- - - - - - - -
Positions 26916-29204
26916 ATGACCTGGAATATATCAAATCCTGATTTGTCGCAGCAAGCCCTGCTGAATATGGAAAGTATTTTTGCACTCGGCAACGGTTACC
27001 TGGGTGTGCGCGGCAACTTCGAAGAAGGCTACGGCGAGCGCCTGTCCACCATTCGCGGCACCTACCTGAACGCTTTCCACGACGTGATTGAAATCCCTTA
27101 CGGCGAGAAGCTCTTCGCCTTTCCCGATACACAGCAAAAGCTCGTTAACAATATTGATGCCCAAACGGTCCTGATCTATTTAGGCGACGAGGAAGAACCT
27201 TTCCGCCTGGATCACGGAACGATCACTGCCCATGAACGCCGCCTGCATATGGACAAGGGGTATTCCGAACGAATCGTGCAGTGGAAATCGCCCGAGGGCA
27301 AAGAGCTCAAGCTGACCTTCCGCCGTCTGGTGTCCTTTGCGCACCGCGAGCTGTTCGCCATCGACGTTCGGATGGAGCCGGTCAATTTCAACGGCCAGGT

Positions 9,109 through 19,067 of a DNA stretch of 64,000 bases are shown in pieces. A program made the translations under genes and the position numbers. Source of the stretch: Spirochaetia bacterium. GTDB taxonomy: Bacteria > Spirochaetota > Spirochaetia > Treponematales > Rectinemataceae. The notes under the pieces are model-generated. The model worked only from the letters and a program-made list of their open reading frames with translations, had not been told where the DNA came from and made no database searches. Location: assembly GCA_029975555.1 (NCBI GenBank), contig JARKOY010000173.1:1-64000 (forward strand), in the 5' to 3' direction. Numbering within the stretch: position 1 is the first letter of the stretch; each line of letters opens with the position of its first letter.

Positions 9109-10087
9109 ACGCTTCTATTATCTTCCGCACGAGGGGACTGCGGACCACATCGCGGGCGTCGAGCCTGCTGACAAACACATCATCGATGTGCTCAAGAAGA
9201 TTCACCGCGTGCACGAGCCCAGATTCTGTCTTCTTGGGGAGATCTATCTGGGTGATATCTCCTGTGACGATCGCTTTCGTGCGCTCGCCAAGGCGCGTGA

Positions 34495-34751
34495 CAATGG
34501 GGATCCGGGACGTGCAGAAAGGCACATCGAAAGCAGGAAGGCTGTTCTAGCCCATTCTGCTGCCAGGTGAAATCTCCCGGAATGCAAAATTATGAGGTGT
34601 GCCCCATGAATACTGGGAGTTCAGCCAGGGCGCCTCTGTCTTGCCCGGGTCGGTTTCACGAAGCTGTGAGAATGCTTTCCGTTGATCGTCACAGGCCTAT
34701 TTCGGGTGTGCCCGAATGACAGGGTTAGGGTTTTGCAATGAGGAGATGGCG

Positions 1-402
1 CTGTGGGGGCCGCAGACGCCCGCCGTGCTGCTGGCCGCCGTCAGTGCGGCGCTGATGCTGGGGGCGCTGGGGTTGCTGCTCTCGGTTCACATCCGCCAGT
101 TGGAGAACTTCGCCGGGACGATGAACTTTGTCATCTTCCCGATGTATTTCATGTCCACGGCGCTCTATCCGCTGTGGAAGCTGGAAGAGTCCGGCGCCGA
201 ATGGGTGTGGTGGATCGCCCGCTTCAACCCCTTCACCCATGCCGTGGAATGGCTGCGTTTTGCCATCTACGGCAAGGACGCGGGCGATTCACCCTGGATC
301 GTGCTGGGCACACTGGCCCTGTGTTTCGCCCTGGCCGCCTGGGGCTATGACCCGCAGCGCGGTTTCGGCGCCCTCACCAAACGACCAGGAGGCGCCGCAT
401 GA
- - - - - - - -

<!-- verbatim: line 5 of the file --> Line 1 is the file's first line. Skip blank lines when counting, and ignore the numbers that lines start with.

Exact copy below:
27201 TTCCGCCTGGATCACGGAACGATCACTGCCCATGAACGCCGCCTGCATATGGACAAGGGGTATTCCGAACGAATCGTGCAGTGGAAATCGCCCGAGGGCA